Livestock tragedy unfolds: 5 000 cattle die as drought and diseases wreak havoc in Zimbabwe

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Close to 5 000 cattle have succumbed to drought and diseases countrywide, with Matabeleland provinces most affected, in the past two-and-a-half weeks, as the El Niño weather phenomenon takes its toll on the national herd.

The Government has since launched an intensive programme under which it is drilling boreholes for humans and livestock in the most affected areas, especially communal areas where dams have dried up.

On Friday, Lands, Agriculture, Fisheries, Water and Rural Development Minister Dr Anxious Masuka toured Bulilima district’s Ngwana villages in Matabeleland South, where he was told that Ngwana Dam had dried up for the first time since 1987.

Dr Masuka announced the immediate borehole drilling intervention to save the lives of both livestock and people.

“This is part of the tour that we are conducting. What we know is that there are four districts in Matabeleland South that are worst affected and these are Bulilima, Gwanda, part of Beitbridge and Matobo.

“We are here to assess the situation on the ground so that we can recommend to Government the appropriate interventions,” said Dr Masuka.

He said cattle also require supplementary feeding given that the onset of the rains has delayed, hence the need to scale up baling.

In an interview, acting chief director of the Directorate of Veterinary Services Dr Pious Makaya said cattle deaths are mainly due to delayed rains.

“Cattle deaths due to the delayed rains have caused some poverty deaths in the southern region of the country. To date, a total of 4 744 cattle have been reported dead due to poverty countrywide.

“Matabeleland South province is the most affected, accounting for more than 80 percent of the deaths of 1 900 cattle in poverty deaths, followed by Matabeleland North, Masvingo and Midlands provinces, respectively.”

He said no cattle poverty deaths had been recorded in the three Mashonaland provinces and Manicaland.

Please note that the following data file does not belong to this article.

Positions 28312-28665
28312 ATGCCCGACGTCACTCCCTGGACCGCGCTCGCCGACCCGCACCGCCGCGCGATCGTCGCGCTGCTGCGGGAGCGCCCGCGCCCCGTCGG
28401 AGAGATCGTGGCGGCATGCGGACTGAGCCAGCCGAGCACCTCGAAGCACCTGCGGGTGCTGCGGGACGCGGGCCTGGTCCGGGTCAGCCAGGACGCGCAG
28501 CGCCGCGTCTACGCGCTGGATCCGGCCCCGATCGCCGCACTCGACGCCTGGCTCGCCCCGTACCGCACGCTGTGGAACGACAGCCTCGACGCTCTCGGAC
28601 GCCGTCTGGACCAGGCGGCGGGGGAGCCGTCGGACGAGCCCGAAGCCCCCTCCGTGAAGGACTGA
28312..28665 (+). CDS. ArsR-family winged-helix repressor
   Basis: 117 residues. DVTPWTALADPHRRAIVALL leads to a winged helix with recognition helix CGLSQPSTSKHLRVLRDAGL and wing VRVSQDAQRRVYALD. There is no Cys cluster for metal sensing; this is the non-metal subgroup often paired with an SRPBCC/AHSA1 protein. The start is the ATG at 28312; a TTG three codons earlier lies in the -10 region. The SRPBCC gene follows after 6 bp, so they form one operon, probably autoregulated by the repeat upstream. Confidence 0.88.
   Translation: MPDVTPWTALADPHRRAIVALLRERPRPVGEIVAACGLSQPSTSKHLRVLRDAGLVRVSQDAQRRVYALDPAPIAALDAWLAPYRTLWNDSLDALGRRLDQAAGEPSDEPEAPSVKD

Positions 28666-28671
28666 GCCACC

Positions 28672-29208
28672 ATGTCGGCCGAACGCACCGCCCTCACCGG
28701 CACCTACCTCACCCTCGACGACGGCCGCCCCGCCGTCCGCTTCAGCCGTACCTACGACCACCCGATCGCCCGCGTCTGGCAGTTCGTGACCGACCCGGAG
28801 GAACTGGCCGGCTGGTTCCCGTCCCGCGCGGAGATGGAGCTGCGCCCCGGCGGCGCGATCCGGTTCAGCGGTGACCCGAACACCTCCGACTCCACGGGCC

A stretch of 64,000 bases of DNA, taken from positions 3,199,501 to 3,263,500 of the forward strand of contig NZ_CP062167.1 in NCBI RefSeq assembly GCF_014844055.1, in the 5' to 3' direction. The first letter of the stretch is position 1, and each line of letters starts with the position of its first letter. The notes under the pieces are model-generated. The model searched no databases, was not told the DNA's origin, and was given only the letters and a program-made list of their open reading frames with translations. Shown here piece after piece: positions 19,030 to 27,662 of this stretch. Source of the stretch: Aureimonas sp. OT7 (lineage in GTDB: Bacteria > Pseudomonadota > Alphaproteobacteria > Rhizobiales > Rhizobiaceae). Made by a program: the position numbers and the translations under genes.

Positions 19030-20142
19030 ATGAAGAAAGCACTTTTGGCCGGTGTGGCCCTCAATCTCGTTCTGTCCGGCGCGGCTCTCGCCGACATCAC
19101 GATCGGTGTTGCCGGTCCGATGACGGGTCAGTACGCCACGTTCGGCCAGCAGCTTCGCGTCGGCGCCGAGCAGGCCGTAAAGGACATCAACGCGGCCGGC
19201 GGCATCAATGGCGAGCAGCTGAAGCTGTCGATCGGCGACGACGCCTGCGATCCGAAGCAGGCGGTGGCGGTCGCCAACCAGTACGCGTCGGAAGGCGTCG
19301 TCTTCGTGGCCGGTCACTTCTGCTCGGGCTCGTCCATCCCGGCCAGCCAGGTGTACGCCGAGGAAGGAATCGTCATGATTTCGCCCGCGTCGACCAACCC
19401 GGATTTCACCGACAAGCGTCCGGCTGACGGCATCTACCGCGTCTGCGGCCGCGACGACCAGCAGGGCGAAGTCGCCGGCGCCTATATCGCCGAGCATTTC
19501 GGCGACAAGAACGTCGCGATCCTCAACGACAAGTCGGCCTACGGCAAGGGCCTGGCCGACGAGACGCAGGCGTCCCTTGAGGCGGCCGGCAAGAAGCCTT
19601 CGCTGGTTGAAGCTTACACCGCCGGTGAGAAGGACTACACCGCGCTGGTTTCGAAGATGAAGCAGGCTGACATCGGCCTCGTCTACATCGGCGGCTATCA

The first rains, Dr Makaya said, followed by a long dry spell, led to accumulation of mud in the natural watering points.

“This has caused cattle to die because of being stuck in the mud as they look for drinking water. Moreover, cattle in the natural regions 4 and 5 feed on dried tree leaves which would have fallen on the ground. When the first rains came, the leaves decomposed, making them unpalatable and leading to severe starvation of cattle,” said Dr Makaya.

He said soil-borne diseases have also started to claim livestock in these affected areas.

Soil-borne diseases such as anthrax and blackleg, he said, become prevalent due to the delayed rains because cattle ingest the sprouting green grass that is very close to the ground.

Farmers are also being encouraged to grow drought-tolerant fodder plants and crops.

“Due to water shortages, some dip-tanks have limited water for plunge dipping of cattle and the Government will be provided with pour-ons for cattle dipping to control ticks and tick-borne diseases.

“Farmers also continue to benefit from programmes such the Presidential Blitz Tick Grease Scheme, where each rural household is receiving 1kg of tick grease,” he said.

Zimbabwe, like most countries in the region and beyond, is experiencing the weather effects of El Niño, with scientists noting that the phenomenon will fuel high temperatures and low rainfall across the globe.

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